Tea Leaf Nation

It's Beginning to Look a Lot Like Christmas

China's Lunar New Year used to be special -- until people there got richer and more connected.

If Norman Rockwell had painted a picture of idyllic life in China, he might have depicted something like this: A Chinese family squeezed around a big wooden chopping board on the eve of the Lunar New Year (which fell this year on Jan. 31), making dumplings from scratch. Family members would be chatting and getting their hands dirty as they mixed the mince, pressed dumpling skins under a rolling pin, and then wrapped the dumplings up. But this year, at least in my Chinese family, situated just outside of Beijing, things were a bit different: My grandmother bought pre-made dumplings from the Wal-Mart up the road.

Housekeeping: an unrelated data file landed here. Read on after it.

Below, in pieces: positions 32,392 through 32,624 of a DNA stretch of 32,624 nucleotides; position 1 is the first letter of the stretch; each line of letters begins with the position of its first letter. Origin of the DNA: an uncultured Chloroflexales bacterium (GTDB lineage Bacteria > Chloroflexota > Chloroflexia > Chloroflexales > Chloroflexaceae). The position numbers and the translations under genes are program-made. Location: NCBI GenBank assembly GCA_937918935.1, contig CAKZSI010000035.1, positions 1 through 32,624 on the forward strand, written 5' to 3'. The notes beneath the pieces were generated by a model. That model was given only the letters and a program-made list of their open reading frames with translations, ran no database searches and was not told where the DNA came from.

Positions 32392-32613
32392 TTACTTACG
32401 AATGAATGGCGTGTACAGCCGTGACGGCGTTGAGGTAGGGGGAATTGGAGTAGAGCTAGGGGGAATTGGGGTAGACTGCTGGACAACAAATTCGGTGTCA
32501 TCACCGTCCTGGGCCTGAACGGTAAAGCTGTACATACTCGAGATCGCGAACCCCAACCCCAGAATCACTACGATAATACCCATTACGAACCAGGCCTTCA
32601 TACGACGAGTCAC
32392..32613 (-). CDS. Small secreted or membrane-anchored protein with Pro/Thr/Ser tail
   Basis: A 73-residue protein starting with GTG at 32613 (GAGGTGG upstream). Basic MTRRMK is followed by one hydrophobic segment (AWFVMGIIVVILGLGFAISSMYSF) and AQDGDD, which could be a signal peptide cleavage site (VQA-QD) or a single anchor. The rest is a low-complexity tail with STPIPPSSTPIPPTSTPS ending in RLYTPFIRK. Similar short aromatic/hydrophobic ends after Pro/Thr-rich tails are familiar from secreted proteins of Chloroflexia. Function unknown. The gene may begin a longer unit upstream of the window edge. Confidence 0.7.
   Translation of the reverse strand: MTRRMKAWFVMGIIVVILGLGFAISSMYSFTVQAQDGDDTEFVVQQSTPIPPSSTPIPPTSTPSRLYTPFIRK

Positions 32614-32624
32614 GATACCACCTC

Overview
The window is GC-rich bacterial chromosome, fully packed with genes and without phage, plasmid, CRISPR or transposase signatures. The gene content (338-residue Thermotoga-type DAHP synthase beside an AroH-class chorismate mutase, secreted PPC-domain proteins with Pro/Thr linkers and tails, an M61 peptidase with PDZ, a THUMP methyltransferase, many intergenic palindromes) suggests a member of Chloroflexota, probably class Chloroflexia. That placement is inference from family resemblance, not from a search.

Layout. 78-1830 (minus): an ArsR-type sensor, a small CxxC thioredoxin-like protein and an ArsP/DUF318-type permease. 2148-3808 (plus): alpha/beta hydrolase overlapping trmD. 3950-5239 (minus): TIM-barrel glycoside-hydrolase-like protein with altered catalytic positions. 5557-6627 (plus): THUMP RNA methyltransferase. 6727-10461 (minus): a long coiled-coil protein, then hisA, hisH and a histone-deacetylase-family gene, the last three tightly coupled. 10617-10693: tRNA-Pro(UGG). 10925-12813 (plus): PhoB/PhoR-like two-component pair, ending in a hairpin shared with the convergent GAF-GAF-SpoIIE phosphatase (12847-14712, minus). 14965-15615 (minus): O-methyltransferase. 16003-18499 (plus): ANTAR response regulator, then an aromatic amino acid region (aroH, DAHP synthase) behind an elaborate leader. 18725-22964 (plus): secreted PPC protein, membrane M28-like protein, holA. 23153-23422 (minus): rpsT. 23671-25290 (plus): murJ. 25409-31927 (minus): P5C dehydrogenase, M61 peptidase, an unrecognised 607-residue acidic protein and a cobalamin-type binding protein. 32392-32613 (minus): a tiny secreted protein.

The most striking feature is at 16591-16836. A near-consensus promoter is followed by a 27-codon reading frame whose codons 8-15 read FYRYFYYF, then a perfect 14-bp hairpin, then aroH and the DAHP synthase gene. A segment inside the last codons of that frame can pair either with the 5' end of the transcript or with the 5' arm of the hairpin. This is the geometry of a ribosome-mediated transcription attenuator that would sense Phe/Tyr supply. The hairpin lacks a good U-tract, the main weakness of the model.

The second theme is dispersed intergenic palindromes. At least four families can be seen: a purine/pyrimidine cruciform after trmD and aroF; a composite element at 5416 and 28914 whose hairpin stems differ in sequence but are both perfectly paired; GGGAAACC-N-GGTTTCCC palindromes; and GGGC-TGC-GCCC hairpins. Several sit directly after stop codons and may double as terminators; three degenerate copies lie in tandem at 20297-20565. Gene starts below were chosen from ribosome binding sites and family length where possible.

As the Spring Festival celebrations surrounding New Year wrap up and Chinese begin to head home -- celebrations officially cease Feb. 14, but the seven-day vacation period ended Feb. 6 -- the country's citizens have been asking each other where the holiday's spirit has gone. On Sina Weibo, a popular microblogging platform, Internet users expressed disappointment at this dampened atmosphere, noting that with increasing prosperity, much of what used to be so exciting about the holiday, like indulgent food consumption and new clothes, has become commonplace throughout the year. A post on Weibo describes how as a child, outfits bought for New Year's were only worn on special occasions, but "today people are purchasing similar items every day."